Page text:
FAQs for Parents

Children/Teens (Adults, go here.)


  • My child is 7 years old and a total beginner. Is s/he ready for piano lessons?

Yes! An ideal age to begin lessons is 7 or 8 years old, 1st through 3rd grade (kids are used to the routine of school, homework, etc. and their physical coordination is more developed). That said, kids can start younger, too. Depends on each individual child.
  • My child just turned 5 and is in Kindergarten. Is it too early to start piano lessons?

Not necessarily—each child is different and some are ready at that age (I assess that when you come for your meet-and-greet at my studio). At this very young age, you must be 100% committed to actively participating in helping your child learn—sitting with them at the piano for every practice session, and sitting in on most if not all of the lessons.


  • What days do you teach?

Weekdays, after-school into early evening hours. I also teach during the day (adults mostly) but have some spots for homeschooled kids. During the summer I teach 3 to 4 days a week, days/weeks TBD.
  • Do you have any openings?

Yes, but at present I have very few openings left! Contact me here.
  • Do you teach during vacations? Summer?

My program comprises 4 quarters: Fall, Winter, Spring, and Summer. During the school year, there are no lessons during public-school vacations. In the summer, students take 6 lessons over the course of the summer; there’s much flexibility regarding times.
  • Do you offer make-ups?

I offer “reschedules”—if you miss a lesson, you can reschedule it if I have an available slot that week, during my regular teaching hours only. If no spaces are available that week, you can “bank” it for later. I leave it up to parents to remember their bankable reschedules. I also provide parents with a Lesson Swap Sheet so if you know in advance you can’t make a lesson, you can swap with another parent!

Please see more in my studio policy for more info.


  • Why is it “tuition”? Aren’t I just paying for a weekly piano lesson?

Think of signing up for my program as similar to enrolling your child in a music school; not only are you getting a weekly lesson, you’re getting an instructor dedicated to the entire music education of your child who does as much for her students outside the actual weekly lesson as during the lesson.
  •  How much is the tuition?

For rate info, please see my tuition and rates sheet here.

Please click here for an interesting viewpoint in an article about what your tuition pays for.


  • How much will my child be required to practice?

For success at the piano, students should strive to practice the length of their lesson time, at least 5 days a week. Students begin with less time per day so that they can first develop the habit of daily practice. And that practice time doesn’t have to be all at once! In fact, it’s often better for the student if it isn’t. Splitting it up into 2 or 3 sessions is often more productive, with better concentration and focus, plus often, for parents!, easier to get your child over to the piano! A major part of my job is teaching all students how to practice, and helping parents enforce this at home.  Please see the Piano for Kids page for more in-depth info on practicing.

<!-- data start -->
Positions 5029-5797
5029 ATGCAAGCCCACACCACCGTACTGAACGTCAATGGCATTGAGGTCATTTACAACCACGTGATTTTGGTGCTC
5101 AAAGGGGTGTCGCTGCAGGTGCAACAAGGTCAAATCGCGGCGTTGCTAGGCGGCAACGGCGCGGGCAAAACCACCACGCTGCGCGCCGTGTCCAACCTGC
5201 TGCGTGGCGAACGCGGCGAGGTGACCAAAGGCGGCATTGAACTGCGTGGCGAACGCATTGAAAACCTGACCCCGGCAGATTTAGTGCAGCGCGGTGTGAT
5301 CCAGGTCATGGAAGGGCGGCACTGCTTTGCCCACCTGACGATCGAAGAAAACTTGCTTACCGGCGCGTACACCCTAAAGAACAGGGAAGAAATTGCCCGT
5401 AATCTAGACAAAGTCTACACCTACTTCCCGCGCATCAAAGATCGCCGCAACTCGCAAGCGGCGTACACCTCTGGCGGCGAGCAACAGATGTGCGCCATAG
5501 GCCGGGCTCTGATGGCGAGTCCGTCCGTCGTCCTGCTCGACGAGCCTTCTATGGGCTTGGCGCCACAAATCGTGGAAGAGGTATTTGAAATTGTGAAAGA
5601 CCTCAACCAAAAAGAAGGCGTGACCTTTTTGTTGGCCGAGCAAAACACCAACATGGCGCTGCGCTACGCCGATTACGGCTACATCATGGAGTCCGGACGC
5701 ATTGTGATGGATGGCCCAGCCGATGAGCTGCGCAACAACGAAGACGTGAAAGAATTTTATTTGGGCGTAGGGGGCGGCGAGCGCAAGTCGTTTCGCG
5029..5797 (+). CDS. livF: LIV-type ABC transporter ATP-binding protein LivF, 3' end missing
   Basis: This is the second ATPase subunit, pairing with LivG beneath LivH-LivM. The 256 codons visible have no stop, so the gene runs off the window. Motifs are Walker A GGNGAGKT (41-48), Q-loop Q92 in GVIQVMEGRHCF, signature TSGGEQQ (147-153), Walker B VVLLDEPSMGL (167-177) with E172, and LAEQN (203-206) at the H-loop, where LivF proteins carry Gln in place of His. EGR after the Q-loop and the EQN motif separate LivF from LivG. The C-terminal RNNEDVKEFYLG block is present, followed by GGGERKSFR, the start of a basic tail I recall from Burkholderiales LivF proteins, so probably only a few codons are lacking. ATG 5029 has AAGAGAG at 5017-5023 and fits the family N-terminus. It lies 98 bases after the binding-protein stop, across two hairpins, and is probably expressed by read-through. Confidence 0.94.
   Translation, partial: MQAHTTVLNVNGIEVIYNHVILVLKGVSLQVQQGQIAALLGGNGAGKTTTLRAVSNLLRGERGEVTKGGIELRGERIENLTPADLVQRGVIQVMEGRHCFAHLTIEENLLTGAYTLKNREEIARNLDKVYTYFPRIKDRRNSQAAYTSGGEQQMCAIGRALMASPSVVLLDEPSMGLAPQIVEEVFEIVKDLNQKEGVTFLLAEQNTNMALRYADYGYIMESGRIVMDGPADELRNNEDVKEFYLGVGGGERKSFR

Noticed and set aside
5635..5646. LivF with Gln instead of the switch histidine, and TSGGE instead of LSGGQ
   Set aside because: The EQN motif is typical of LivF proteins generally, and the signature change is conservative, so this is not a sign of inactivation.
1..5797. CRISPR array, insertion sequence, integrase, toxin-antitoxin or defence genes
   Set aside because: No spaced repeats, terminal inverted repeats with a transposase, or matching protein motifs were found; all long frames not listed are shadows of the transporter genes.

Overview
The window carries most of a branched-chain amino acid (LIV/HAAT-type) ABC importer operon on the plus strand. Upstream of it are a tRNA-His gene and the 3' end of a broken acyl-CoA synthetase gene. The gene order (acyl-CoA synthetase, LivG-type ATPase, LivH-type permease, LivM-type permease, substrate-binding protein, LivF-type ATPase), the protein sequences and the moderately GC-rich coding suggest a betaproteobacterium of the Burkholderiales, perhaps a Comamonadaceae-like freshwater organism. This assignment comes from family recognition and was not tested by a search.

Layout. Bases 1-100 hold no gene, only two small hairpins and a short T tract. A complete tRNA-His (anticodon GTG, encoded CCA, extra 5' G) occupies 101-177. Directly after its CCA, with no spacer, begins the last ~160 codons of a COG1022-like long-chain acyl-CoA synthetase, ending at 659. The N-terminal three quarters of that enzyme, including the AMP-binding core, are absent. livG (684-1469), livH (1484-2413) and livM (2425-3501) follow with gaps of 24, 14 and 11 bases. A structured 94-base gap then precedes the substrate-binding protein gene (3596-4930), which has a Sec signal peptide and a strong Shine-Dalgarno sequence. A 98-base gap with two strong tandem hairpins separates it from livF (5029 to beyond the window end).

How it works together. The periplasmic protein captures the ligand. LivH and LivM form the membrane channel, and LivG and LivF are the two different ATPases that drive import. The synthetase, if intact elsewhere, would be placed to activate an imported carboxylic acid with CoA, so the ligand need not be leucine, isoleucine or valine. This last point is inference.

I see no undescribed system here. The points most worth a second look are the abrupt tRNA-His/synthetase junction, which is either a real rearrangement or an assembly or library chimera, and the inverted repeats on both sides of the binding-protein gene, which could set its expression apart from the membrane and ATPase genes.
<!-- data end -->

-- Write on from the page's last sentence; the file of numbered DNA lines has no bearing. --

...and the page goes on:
Have more questions about practicing? Please visit the On Practice section of my Piano Lessons – Kids page.


  • We’ve only got a keyboard, is this good enough?

Unfortunately, no, you need, eventually, an acoustic piano, or regular access to one. If you’ve got a digital piano already (88 weighted, velocity-sensitive keys—you can play soft and loud notes, and has a sustain pedal), that will do for starters, of course, but if lessons are going well and your child is excited about piano and progressing, you’ll need to get an acoustic piano. Please click here to read my article on acoustic versus digital pianos, and why the real thing is always better! (For one thing, kids want to practice more when they have an acoustic piano to practice on.)
  • I want to get my child a piano, but I don’t even know where to start. And I’m not sure I could afford one.

I’m happy to help you find a piano, that is, point you in all the right directions. Believe it or not, you can get a used upright piano for about the price of new digital piano. But please don’t run out and buy a piano on Craigslist before you talk to me! 🙂 I also have info over on my Resources page.
  • Plus, we just don’t have room for one!

You’d be surprised, even if you think you have no space, you do! If there’s a will there’s a way. 🙂 An acoustic piano takes up the same amount of space with just inches of difference length-wise and about 2 feet additional width-wise as a digital. In my studio, which is only about 10′ by 12′ I’ve got a 5’3″ baby grand and a digital piano. Click here to read my article about the differences between an acoustic versus a digital piano.


  • How do I sign up?

Call or email me to set up a meet-and-greet interview (this is not an audition), which will be about 20–30 minutes. It’s free of charge and I give a very short “mini” lesson to beginners—which includes learning a first song. Your child can experience what it’s like to play the piano, meet me, and see the studio. I’ll also go over my program in more detail with you, including going through my studio policy; it’s a time for you to ask me any questions you might have about piano study.

Interested in signing up? Click here.

A young student plays Hillbilly Rock!

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